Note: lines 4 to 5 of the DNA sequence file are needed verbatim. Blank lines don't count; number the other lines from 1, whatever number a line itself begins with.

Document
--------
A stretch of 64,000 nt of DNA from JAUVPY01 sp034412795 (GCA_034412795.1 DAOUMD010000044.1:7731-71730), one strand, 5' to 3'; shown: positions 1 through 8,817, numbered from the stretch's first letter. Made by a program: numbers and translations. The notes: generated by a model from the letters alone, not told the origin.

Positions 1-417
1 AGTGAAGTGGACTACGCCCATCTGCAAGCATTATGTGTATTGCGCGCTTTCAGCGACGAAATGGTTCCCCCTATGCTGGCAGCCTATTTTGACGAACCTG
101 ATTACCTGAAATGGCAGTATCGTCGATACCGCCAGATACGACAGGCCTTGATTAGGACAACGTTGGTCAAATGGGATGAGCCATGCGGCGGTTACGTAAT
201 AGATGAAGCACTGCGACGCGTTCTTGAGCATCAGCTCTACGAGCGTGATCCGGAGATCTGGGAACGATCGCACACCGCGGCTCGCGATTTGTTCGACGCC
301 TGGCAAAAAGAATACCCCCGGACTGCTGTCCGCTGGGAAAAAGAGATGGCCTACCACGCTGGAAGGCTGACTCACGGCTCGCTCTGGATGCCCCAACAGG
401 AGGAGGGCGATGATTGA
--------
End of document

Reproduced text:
101 ATTACCTGAAATGGCAGTATCGTCGATACCGCCAGATACGACAGGCCTTGATTAGGACAACGTTGGTCAAATGGGATGAGCCATGCGGCGGTTACGTAAT
201 AGATGAAGCACTGCGACGCGTTCTTGAGCATCAGCTCTACGAGCGTGATCCGGAGATCTGGGAACGATCGCACACCGCGGCTCGCGATTTGTTCGACGCC